JOHN MANSON ( 1726 - 1792)

 

The innovative Belfast teacher and educator David Manson was born in 1726 at Cairncastle, the son of John Manson and Agnes Jamieson. His early life and schooling was curtailed partly by poverty and rheumatic fever which he contracted at the age of eight.  His mother was well educated and taught him at home, laying the foundation of his future profession. He worked at first as a farm servant, his employer allowed him to attend school in Larne where he progressed rapidly in English.

 

 His passion for teaching led to him opening his own form of 'hedge school'  in a cowshed near his home. His reputation and method of 'play-school' teaching led the Shaw family of Ballygally Castle to engage him to teach their children.  He went on to develop his teaching skills at the Larne school of Robert White, where he continued to improve his knowledge in English, Latin, Greek and Maths. From here he went to Belfast where he became qualified enough tho be a general schoolmaster and moved to Ballycastle to teach. It was here he met his future wife Miss Lynn.

 

In 1752 he moved to Belfast where he set up his own school where he lived at Clugston's Entry, teaching English. He offered free training to any teacher who wanted to learn his methodology of teaching. His overriding ambition was to establish a 'fun-school approach' to teaching and learning. He wanted to remove the fear from education that was established in traditional school where failure was punished and pupils caned.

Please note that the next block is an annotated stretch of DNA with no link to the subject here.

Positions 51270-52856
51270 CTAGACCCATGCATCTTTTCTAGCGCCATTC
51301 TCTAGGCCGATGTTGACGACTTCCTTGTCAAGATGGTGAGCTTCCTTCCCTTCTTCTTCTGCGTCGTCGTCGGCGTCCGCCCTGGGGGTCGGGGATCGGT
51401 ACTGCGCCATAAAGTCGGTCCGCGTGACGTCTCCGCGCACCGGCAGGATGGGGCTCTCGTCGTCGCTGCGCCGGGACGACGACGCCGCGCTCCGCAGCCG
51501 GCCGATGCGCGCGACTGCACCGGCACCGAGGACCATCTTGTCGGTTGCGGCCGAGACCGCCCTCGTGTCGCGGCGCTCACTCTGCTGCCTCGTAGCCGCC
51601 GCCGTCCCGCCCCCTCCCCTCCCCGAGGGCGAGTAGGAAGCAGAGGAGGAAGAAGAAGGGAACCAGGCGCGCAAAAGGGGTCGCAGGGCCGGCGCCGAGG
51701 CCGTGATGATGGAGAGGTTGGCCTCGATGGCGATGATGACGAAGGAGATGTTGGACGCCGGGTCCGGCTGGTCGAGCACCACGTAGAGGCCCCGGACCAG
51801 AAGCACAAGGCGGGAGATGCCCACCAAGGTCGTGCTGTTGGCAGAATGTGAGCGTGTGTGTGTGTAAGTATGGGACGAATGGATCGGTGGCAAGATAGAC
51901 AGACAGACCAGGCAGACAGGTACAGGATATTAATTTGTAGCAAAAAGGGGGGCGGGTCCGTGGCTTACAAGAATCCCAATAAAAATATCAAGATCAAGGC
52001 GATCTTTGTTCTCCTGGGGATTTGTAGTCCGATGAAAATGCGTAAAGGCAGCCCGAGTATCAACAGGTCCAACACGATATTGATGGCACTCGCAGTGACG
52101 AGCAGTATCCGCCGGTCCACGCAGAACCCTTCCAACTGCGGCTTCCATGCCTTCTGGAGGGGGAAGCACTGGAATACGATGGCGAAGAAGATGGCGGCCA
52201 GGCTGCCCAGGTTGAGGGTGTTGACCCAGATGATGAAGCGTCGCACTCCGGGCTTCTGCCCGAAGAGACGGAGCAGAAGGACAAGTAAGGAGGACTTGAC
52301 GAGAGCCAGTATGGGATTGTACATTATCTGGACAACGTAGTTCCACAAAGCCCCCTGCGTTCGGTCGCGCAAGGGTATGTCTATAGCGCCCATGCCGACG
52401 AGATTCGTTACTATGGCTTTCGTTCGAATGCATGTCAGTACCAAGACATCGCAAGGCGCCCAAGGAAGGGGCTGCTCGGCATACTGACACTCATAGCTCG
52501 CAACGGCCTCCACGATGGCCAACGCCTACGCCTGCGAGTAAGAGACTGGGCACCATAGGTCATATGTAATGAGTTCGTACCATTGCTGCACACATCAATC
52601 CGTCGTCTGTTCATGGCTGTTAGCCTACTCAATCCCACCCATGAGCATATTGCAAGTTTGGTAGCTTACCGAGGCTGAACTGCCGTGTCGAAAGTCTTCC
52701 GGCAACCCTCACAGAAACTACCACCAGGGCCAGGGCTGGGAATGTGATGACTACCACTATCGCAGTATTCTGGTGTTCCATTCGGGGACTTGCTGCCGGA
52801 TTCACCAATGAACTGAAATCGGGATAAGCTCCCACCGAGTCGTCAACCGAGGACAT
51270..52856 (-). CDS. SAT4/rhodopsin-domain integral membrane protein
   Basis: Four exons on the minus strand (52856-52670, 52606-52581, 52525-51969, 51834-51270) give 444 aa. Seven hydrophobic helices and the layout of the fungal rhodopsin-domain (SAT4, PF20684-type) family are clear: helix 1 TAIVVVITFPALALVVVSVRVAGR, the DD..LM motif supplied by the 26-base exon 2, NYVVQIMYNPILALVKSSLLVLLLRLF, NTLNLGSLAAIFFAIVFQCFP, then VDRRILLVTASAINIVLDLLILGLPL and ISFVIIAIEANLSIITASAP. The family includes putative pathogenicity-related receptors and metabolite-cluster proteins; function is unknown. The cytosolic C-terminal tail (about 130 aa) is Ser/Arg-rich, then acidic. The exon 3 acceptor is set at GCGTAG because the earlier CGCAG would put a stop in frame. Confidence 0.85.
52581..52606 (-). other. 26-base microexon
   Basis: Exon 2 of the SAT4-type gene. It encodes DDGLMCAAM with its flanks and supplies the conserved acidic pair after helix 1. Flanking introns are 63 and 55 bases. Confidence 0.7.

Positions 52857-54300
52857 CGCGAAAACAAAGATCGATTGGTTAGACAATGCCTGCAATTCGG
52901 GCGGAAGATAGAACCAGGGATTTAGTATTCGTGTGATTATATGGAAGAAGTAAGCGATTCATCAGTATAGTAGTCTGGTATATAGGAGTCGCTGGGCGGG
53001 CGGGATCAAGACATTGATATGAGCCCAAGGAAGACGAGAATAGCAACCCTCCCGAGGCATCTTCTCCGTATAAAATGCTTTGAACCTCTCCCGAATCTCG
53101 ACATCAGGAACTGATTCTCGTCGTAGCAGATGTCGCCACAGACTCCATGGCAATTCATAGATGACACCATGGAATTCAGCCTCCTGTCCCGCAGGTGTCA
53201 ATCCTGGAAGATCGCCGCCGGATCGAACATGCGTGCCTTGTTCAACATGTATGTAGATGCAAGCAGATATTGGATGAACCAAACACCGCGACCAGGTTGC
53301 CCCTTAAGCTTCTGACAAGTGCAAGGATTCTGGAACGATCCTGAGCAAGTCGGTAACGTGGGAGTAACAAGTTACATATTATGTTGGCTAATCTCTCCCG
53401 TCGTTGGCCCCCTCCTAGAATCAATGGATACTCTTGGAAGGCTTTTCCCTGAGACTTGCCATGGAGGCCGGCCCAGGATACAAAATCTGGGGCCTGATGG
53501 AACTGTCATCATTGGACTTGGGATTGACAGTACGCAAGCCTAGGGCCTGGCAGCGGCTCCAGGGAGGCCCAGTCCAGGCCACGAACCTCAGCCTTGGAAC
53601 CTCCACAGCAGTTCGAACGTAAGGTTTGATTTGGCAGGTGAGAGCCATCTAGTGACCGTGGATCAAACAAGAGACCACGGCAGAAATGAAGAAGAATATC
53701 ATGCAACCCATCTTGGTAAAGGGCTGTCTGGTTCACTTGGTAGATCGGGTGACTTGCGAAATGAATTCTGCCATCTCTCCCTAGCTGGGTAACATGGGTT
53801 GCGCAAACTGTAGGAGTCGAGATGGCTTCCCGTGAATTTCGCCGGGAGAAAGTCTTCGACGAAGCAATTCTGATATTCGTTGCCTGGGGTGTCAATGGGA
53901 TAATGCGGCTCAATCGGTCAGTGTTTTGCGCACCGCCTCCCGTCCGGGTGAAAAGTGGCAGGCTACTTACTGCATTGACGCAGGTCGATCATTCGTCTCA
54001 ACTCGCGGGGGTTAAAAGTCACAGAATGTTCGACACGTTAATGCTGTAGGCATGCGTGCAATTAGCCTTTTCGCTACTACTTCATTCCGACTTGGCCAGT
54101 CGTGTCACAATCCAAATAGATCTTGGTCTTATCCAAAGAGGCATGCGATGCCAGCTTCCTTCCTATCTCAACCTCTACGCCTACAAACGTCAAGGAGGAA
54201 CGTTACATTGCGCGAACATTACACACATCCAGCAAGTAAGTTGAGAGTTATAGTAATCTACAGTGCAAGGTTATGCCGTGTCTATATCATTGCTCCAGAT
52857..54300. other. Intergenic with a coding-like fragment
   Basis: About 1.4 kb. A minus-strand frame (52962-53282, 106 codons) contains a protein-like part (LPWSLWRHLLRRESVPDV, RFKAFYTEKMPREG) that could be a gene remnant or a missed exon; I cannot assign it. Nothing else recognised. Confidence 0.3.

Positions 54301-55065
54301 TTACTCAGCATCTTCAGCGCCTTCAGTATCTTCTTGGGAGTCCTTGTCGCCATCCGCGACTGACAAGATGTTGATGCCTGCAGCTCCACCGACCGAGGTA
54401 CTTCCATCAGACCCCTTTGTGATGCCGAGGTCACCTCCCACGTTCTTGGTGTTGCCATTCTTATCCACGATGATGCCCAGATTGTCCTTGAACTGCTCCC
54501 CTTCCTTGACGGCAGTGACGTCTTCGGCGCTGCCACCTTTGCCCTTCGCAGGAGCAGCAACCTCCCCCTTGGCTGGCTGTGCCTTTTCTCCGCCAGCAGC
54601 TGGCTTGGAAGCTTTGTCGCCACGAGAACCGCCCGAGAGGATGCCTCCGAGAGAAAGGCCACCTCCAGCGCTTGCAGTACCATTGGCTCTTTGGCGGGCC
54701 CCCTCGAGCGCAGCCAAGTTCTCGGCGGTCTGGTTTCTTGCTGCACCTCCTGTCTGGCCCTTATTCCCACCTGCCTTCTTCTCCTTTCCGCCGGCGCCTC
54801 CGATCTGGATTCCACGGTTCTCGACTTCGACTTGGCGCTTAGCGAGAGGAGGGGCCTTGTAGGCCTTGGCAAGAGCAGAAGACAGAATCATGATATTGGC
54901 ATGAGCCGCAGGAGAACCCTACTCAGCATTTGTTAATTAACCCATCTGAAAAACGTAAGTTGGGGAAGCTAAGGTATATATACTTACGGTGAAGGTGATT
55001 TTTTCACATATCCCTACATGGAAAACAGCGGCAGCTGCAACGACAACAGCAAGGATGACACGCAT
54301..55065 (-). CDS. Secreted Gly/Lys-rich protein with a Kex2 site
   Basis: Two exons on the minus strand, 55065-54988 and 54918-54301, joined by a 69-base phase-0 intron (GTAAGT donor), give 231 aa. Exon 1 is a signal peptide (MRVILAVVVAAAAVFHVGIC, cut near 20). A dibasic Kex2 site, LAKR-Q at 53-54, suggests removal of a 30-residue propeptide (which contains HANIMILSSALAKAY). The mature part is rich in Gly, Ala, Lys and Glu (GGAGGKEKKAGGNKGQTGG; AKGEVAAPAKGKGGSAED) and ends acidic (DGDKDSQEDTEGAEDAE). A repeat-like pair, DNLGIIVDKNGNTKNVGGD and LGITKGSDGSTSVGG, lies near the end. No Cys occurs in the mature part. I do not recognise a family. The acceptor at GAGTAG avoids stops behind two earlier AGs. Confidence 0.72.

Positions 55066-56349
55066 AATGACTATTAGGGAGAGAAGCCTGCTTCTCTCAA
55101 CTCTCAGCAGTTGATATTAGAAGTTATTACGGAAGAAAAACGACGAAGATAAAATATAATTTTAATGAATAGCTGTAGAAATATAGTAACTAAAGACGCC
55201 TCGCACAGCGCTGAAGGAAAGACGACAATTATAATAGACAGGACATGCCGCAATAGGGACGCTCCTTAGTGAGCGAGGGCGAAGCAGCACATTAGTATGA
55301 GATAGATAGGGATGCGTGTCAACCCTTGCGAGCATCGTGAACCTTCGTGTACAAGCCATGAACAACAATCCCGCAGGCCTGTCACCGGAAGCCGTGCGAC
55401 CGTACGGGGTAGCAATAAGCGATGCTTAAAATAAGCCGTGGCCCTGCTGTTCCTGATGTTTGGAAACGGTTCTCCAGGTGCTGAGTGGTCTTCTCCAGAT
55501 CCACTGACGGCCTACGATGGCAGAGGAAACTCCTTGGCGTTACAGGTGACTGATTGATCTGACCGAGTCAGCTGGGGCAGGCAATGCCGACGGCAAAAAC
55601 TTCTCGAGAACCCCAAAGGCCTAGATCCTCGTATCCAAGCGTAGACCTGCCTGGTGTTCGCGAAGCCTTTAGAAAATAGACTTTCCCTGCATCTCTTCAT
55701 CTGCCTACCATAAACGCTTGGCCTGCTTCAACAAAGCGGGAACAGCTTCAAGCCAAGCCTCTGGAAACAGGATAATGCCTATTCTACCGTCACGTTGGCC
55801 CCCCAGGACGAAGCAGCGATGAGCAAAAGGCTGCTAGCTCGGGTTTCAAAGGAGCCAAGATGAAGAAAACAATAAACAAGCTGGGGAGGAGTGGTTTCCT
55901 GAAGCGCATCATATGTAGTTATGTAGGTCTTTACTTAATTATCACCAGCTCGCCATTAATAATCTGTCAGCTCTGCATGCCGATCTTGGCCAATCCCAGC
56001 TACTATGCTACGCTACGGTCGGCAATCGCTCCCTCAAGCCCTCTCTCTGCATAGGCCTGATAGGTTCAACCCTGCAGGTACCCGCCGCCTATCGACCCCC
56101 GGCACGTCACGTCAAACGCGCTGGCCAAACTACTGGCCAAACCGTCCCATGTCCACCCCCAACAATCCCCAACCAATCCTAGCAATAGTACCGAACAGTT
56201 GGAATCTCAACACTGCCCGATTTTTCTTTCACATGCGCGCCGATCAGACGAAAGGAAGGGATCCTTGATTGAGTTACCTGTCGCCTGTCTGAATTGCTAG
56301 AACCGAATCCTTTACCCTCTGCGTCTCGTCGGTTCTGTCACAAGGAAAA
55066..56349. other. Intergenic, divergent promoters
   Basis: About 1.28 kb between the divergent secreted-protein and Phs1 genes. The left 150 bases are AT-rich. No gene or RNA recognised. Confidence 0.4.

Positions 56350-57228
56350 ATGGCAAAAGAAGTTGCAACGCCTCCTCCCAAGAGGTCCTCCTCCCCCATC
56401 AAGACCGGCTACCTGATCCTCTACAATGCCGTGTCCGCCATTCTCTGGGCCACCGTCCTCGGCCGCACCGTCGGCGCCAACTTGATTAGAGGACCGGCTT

His school grew in popularity and success, which forced him to moved move to larger premises with three classrooms, in 1778 he moved again to larger facilities and the David Manson Academy.  His popularity came from the methodology he applied to teaching and also his philosophy on education and learning. He believed enjoyment and fun was an integral element of teaching and learning, a process that should be creative, enjoyable as well as successful.

 

He encouraged success with rewards such as medals, and gave recognition to achievement on an individual basis. Self esteem and success took priority over classroom curriculum and engagement with the pupils through creative and enjoyable processes a keystone in his methodology.

 

Like the hedge schools he offered free training to fellow teachers. He had great success in educating young people who achieved much more through his method of teaching than the traditional way and come out more rounded and creative in thinking. He is today recognised as being one of Ireland’s leading grammar writers of the 18th century and his contribution to education significant. He published books such as the Manson's Spelling Book, an English Dictionary (1962), a New Primer (1762) and Pronouncing Dictionary (1774).

 

Mary Ann McCracken later to become a great social reformer attended David Manson’s Academy which believed in the equal education of women, a radical concept at the time. David Manson He died in March 1792 at Lillyput, a house which he had built near Belfast, and was buried at night by torch-light, in a churchyard at the foot of High Street which has now gone.